Thursday, 6 February 2014

Cheapo Amiga Floppy Emulator Inbound!

Almost seems to fit the case, almost...

Just saw a thread over at English Amiga Board about this... You can now get a 20 quid (delivered) floppy emulator, and with just a quick flash of its firmware you can turn it into a shugart drive emulator, allowing you to read and write virtual ADF files.

I'll be picking one up shortly for my un-accellerated second A1200 machine, which i'm presently running on floppys 'burned' from my more upgraded machine (look, if you're going to have 2 machines you'd better use both of them, right?;))

So now its incredibly cheap to get access to a huge array of amiga games and run them on real hardware without needing WHDload and the associated Amiga upgrades required to play many of the games:

Amiga 1200 ~ £75
CF HDD + CF card ~ £30
WHDload license £15
020 + fastram accellerator (bare minimum) £80

So really if you're looking to get into amiga gaming on the real hardware, you can either spend probably more than £200 on a WHDload machine or less than 100 on a machine and floppy emulator, this may open up the hobby some more for those on lower incomes as the only previous efforts at producing a floppy emulator weigh in at around £60 - not far off the cost of a brand new ACA 020 (and IMHO, you'd be much better off with the accellerator at that point)

Here's a link:

Hats off and bravo to the man who figured this out! I knew there was some potential here, I am really pleased that someone else had the idea, someone with the actual skills to do something with it!

GOTEK emulators are available on ebay (of course!) probably best to order one from the far east, you'll need to buy or make up a cable for the flash software and a pc to soft mod the drive. 

Wait! Dont run away and get drunk yet, there's more! If thats not good enough, and you have a Raspberry Pi languishing under a pile of old circuits then good news!  At the moment there are at least 2 different projects are underway for an interface board which allows the Pi to be installed inside any Amiga and handle a much larger number of .ADF files.

You can follow the development along in english here

A whole 500mhz ARM equipped Pi might be a bit of a sledgehammer to merely act as a fake floppy drive/disk manager for machines that rarely operate at over 14mhz but just goes to show how much computers have developed over the last 20 years.  I wonder what other ways new computers could be interfaced with old to add further capabilities? Perhaps a tiny but powerful Raspberry Pi could serve up disks and perhaps also act as a soundcard or graphics card?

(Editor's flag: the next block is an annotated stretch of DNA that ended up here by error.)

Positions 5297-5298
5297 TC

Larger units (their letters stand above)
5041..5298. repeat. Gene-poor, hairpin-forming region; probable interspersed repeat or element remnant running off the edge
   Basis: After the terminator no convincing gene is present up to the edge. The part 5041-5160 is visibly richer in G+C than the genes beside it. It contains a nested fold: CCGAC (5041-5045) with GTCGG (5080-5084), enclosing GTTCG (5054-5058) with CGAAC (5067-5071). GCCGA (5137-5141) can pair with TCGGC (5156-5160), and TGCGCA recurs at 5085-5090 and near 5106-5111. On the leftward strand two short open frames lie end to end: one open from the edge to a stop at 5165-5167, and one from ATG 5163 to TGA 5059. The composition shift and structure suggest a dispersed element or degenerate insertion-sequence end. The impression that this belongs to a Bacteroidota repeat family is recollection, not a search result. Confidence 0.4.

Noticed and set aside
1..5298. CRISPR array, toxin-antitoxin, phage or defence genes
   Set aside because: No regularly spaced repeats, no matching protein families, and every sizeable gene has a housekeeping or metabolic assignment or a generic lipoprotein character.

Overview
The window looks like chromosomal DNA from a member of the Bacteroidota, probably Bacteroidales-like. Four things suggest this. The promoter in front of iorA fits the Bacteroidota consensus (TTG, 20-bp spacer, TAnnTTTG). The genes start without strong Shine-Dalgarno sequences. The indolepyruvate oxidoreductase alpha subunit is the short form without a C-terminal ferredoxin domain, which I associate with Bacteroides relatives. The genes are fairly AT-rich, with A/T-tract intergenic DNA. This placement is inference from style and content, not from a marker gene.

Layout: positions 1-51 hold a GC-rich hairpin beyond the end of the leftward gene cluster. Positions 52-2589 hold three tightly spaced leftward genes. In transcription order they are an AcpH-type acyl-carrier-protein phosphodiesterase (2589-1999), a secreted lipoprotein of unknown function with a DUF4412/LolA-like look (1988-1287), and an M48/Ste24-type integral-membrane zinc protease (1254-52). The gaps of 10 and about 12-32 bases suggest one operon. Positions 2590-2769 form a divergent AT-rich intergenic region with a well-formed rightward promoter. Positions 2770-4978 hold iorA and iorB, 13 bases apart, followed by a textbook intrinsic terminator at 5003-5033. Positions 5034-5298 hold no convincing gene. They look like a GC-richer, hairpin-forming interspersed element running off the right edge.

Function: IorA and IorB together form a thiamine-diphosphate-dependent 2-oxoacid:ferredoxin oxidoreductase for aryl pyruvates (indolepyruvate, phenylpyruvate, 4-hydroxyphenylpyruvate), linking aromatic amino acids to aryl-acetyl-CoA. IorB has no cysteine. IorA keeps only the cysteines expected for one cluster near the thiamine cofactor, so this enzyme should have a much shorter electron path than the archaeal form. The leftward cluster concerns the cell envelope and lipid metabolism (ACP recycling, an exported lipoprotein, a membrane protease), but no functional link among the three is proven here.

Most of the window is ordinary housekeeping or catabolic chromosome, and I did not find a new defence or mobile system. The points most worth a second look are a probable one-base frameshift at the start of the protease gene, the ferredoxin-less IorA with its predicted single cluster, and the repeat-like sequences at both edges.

Wednesday, 5 February 2014

Remember the dead HDD I mourned in this first post of this blog?

Well it came back to life!

Last year I took the drive out of its protective anti-static bag, to see if I could do something with it.  I noticed that inexplicably, some thermal conductive paste had become smeared over part of the logic board.  I removed the paste but some of it was still lodged in vias, I plugged it into the modified external enclosure/caddy and tried reading the disk.  It spun up and stayed spun, I was then able to read off all the files I really wanted to keep and then attempt to copy the entire disk, I got every last bit of data off that drive and onto a much new 3Tb unit.

So what happened? Holy intervention? Aliens? Anti-Gremlins?

I think the initial failure was entirely to do with the logic board, which had perhaps overheated, or through lots of heating and cooling cycles had fractured a solder joint between one of the components and the PCB.   This is at least partly to do with the ROHS certified lead free solder that the logic board is held together with, its the same thing that causes Xboxes to die early deaths with that annyoing red ring.

I believe that when I cleaned off the conductive paste some of it became lodged in whatever cracks had appeared, re-bridging the connections and allowing charge to flow around the board and through all the components again.

Presumably, if this is the problem then the fix will only be temporary, but could be fixed permanently by reflowing the IC's, however I've now put the drive to a more dignified rest along with many others in a storage cupboard, in a stolen green tesco crate. Even if i reflowed it it would not be reliable enough for any serious use and 500Gb really isn't much these days anyway!